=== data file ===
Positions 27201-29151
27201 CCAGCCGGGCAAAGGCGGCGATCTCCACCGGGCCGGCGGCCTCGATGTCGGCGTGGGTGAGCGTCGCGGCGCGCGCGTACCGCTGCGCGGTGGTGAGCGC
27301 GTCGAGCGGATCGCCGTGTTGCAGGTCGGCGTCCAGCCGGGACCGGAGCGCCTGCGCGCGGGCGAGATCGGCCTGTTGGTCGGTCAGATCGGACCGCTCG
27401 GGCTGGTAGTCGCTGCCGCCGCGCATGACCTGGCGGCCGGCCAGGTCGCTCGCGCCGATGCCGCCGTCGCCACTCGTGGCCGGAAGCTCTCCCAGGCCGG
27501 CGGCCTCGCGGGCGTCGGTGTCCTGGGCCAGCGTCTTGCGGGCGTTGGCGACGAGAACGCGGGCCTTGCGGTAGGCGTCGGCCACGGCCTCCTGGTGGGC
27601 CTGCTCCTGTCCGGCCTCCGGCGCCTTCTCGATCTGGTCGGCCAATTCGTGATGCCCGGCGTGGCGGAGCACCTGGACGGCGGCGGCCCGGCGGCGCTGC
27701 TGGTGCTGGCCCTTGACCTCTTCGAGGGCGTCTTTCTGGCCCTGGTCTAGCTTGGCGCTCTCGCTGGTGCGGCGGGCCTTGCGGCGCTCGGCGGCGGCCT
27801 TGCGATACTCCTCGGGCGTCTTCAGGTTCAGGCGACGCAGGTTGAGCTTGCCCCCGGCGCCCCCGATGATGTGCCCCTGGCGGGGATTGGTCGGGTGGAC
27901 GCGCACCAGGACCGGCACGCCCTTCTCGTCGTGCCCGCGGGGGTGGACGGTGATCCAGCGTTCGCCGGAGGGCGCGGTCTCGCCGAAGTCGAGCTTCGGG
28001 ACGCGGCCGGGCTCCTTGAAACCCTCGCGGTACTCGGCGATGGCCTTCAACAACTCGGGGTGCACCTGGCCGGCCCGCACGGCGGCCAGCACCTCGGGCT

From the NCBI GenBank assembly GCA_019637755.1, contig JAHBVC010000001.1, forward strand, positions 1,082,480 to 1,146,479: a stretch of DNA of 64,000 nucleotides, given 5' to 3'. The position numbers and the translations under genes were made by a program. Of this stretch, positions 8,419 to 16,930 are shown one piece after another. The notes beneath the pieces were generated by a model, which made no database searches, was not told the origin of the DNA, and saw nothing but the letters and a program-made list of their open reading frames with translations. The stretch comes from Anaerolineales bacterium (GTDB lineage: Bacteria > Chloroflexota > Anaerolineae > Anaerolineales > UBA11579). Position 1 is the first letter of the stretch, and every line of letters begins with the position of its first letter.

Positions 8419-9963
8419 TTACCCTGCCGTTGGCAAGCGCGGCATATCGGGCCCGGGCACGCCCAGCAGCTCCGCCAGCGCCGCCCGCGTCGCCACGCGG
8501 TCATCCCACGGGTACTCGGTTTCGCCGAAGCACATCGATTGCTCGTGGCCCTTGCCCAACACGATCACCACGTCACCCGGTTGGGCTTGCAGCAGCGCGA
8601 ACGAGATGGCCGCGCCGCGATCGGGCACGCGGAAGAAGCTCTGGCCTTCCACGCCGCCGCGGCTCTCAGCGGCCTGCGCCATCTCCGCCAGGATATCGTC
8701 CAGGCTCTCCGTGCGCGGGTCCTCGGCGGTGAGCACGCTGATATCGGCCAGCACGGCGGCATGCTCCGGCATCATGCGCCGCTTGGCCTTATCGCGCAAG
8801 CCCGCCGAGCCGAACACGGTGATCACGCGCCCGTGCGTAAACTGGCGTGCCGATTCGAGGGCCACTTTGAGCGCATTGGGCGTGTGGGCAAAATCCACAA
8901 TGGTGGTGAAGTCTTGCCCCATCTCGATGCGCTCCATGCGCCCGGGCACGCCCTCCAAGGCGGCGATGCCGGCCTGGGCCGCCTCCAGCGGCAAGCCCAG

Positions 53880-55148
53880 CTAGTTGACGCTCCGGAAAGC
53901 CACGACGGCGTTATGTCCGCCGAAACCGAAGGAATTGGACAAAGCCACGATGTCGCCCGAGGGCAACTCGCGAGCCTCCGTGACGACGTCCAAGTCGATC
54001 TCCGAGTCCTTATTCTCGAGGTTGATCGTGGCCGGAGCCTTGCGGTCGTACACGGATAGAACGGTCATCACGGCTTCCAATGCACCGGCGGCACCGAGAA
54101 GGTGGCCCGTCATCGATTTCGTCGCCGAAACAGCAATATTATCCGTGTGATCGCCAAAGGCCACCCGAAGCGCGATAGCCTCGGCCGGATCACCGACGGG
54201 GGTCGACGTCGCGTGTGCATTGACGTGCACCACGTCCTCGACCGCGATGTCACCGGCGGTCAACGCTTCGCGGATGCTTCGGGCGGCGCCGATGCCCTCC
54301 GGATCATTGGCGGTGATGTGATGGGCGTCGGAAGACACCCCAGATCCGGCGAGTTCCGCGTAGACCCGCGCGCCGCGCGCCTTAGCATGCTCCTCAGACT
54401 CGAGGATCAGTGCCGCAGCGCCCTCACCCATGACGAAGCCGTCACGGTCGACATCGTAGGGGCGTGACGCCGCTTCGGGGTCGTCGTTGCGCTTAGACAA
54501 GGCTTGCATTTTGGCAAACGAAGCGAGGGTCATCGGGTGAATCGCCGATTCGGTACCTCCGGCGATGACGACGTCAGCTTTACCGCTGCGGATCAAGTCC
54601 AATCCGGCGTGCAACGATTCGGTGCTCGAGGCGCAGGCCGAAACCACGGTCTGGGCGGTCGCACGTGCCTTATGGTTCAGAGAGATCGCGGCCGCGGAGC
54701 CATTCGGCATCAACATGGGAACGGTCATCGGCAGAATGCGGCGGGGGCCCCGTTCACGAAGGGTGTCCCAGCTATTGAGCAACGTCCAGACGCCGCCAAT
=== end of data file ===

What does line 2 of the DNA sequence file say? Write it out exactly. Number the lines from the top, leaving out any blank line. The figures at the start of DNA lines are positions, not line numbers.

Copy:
27201 CCAGCCGGGCAAAGGCGGCGATCTCCACCGGGCCGGCGGCCTCGATGTCGGCGTGGGTGAGCGTCGCGGCGCGCGCGTACCGCTGCGCGGTGGTGAGCGC